On August 5, 1993, the CSE met with petitioners and their advocate. At petitioners' request, the child's private psychologist was invited to attend the meeting, but the psychologist was unable to attend the meeting. However, the psychologist submitted a letter to the CSE chairperson, in which the psychologist opined that the child would continue to have behavioral difficulties, as well as problems with attention/concentration, impulsivity, and some degree of heightened activity level. The psychologist urged that the child be provided with assistance in learning to obey class and school rules of conduct, and recommended that respondent provide the child with consultant teacher services (see 8 NYCRR 200.1 [1]). In the opinion of the psychologist, a consultant teacher could assist the child in paying attention in class, controlling his impulsive urges and responding more appropriately to peers within and outside the classroom. Although the psychologist further opined that a consultant teacher could assist the child's teachers, he did not disclose the nature of such assistance. The psychologist also recommended that the child receive individual counseling twice per week, and urged that consideration be given to providing the child with group counseling to improve his social interaction skills.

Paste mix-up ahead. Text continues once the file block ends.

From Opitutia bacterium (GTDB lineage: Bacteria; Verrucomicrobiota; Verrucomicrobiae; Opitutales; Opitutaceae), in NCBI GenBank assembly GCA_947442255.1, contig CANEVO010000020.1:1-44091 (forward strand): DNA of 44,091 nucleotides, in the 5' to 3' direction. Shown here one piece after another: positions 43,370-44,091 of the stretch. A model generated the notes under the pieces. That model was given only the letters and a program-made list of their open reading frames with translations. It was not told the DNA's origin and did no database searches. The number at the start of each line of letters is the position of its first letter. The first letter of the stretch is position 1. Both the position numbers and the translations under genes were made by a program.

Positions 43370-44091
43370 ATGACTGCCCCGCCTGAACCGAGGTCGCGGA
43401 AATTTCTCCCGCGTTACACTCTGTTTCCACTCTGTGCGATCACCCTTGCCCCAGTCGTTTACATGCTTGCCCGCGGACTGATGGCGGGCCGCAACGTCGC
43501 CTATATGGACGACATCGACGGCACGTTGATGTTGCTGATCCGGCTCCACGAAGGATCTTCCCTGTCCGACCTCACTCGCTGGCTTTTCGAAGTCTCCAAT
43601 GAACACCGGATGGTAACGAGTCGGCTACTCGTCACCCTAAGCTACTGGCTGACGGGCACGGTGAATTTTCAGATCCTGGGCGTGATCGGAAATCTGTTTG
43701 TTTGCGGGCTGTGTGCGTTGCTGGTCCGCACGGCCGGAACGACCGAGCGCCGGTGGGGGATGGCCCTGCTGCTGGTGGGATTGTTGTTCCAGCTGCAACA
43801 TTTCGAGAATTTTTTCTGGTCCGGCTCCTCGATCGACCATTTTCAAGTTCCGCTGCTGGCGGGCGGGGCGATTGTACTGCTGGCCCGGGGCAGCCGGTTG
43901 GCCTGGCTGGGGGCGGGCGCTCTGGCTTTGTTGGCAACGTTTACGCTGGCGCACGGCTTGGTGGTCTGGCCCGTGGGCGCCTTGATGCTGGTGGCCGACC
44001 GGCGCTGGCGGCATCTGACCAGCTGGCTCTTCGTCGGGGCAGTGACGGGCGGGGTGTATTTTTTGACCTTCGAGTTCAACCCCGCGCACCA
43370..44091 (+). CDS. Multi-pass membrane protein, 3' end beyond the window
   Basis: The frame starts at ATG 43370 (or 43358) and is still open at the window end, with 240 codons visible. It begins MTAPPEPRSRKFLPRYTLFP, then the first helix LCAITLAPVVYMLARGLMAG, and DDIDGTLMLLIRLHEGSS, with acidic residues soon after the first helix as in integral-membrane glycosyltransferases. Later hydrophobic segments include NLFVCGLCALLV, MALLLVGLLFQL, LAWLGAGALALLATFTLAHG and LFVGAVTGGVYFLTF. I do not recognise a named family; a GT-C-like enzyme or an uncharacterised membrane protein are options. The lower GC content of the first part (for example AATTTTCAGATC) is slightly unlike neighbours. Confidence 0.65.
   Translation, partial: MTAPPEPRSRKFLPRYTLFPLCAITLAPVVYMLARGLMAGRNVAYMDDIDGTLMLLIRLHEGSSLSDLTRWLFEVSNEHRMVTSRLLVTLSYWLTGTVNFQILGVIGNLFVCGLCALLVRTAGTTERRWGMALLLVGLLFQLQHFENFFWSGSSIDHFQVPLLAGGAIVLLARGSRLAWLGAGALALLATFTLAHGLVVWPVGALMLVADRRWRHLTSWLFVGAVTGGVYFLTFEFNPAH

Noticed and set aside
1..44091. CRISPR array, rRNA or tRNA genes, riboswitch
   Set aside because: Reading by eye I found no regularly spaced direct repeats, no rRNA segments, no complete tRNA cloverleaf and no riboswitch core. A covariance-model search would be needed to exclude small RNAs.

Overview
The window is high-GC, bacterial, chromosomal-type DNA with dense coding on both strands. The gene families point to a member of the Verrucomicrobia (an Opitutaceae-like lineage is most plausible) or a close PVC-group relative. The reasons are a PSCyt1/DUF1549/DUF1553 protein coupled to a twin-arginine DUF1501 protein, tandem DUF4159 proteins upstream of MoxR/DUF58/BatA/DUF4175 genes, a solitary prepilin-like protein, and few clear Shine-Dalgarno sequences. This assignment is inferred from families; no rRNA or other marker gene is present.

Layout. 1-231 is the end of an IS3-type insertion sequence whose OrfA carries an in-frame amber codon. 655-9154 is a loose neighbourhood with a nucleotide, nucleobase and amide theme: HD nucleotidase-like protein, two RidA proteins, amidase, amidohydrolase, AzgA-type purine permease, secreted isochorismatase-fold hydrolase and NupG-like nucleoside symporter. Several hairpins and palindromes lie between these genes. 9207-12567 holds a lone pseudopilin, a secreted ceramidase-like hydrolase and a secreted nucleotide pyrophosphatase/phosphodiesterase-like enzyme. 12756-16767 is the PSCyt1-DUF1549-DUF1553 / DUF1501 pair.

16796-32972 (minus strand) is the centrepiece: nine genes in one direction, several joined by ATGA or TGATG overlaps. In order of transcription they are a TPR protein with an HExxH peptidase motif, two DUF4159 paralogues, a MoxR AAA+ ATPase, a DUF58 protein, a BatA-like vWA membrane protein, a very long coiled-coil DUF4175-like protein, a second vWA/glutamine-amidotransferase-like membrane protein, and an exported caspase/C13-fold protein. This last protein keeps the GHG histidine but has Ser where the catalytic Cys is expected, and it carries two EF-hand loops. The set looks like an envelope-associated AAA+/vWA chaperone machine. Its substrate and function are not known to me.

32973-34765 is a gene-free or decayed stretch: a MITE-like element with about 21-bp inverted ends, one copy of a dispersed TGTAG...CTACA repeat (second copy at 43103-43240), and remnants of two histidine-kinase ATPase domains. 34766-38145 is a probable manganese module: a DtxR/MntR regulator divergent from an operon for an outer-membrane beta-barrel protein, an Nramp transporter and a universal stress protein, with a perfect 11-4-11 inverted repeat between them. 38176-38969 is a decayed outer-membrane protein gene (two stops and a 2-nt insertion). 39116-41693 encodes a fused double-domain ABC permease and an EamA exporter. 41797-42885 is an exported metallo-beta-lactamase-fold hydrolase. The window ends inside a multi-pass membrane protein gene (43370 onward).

At the August 5, 1993 CSE meeting, petitioners' advocate proposed that the CSE consider having students in respondent's high school voluntarily serve as "peer coaches" for the child. The peer coaches would meet with the child prior to class to ensure that he had the appropriate materials for each class, accompany him to class, and accompany the child if he left class for a time-out.